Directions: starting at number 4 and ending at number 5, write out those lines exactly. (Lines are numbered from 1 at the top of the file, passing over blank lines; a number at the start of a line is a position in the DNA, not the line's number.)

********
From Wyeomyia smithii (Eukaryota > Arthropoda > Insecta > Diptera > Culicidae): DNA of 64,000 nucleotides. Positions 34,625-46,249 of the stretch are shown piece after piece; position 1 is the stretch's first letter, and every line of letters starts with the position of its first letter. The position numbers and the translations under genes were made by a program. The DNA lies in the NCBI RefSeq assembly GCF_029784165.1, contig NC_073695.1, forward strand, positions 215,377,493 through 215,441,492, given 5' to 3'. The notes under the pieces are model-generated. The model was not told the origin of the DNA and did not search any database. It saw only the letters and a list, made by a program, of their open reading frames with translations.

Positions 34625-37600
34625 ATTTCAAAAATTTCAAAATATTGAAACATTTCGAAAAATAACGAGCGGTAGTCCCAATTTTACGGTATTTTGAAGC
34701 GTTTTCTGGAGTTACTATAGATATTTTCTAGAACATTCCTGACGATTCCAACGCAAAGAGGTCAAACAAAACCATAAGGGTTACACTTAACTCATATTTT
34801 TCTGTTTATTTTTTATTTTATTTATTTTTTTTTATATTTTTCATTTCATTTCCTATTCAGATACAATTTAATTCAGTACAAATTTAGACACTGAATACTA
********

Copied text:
34701 GTTTTCTGGAGTTACTATAGATATTTTCTAGAACATTCCTGACGATTCCAACGCAAAGAGGTCAAACAAAACCATAAGGGTTACACTTAACTCATATTTT
34801 TCTGTTTATTTTTTATTTTATTTATTTTTTTTTATATTTTTCATTTCATTTCCTATTCAGATACAATTTAATTCAGTACAAATTTAGACACTGAATACTA